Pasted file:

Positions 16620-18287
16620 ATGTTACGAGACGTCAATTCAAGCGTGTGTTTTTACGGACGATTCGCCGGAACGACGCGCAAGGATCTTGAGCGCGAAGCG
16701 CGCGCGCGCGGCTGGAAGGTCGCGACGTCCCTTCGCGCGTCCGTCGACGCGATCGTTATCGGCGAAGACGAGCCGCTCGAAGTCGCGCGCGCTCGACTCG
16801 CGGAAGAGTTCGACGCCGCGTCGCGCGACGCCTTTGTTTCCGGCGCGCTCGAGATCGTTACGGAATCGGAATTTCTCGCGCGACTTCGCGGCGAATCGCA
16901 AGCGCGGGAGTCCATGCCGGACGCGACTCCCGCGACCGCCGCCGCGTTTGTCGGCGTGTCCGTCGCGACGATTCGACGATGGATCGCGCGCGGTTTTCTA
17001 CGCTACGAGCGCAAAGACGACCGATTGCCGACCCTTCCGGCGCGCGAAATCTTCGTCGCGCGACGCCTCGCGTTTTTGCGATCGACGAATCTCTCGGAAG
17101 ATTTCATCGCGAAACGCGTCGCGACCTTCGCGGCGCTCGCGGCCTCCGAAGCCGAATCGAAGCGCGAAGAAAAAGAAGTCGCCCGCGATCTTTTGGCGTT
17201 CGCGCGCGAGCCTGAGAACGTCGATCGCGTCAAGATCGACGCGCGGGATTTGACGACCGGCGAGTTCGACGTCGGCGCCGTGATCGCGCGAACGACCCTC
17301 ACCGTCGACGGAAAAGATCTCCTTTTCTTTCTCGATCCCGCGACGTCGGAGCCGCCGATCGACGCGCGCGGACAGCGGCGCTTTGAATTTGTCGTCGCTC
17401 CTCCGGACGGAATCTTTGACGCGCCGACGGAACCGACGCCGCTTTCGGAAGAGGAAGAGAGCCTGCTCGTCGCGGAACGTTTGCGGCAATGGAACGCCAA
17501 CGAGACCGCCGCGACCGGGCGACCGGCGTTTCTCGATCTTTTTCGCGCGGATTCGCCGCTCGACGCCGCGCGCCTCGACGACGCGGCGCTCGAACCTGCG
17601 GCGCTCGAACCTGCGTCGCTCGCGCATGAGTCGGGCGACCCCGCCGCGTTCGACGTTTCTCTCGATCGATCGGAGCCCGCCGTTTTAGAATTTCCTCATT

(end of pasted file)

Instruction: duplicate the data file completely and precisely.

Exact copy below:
Positions 16620-18287
16620 ATGTTACGAGACGTCAATTCAAGCGTGTGTTTTTACGGACGATTCGCCGGAACGACGCGCAAGGATCTTGAGCGCGAAGCG
16701 CGCGCGCGCGGCTGGAAGGTCGCGACGTCCCTTCGCGCGTCCGTCGACGCGATCGTTATCGGCGAAGACGAGCCGCTCGAAGTCGCGCGCGCTCGACTCG
16801 CGGAAGAGTTCGACGCCGCGTCGCGCGACGCCTTTGTTTCCGGCGCGCTCGAGATCGTTACGGAATCGGAATTTCTCGCGCGACTTCGCGGCGAATCGCA
16901 AGCGCGGGAGTCCATGCCGGACGCGACTCCCGCGACCGCCGCCGCGTTTGTCGGCGTGTCCGTCGCGACGATTCGACGATGGATCGCGCGCGGTTTTCTA
17001 CGCTACGAGCGCAAAGACGACCGATTGCCGACCCTTCCGGCGCGCGAAATCTTCGTCGCGCGACGCCTCGCGTTTTTGCGATCGACGAATCTCTCGGAAG
17101 ATTTCATCGCGAAACGCGTCGCGACCTTCGCGGCGCTCGCGGCCTCCGAAGCCGAATCGAAGCGCGAAGAAAAAGAAGTCGCCCGCGATCTTTTGGCGTT
17201 CGCGCGCGAGCCTGAGAACGTCGATCGCGTCAAGATCGACGCGCGGGATTTGACGACCGGCGAGTTCGACGTCGGCGCCGTGATCGCGCGAACGACCCTC
17301 ACCGTCGACGGAAAAGATCTCCTTTTCTTTCTCGATCCCGCGACGTCGGAGCCGCCGATCGACGCGCGCGGACAGCGGCGCTTTGAATTTGTCGTCGCTC
17401 CTCCGGACGGAATCTTTGACGCGCCGACGGAACCGACGCCGCTTTCGGAAGAGGAAGAGAGCCTGCTCGTCGCGGAACGTTTGCGGCAATGGAACGCCAA
17501 CGAGACCGCCGCGACCGGGCGACCGGCGTTTCTCGATCTTTTTCGCGCGGATTCGCCGCTCGACGCCGCGCGCCTCGACGACGCGGCGCTCGAACCTGCG
17601 GCGCTCGAACCTGCGTCGCTCGCGCATGAGTCGGGCGACCCCGCCGCGTTCGACGTTTCTCTCGATCGATCGGAGCCCGCCGTTTTAGAATTTCCTCATT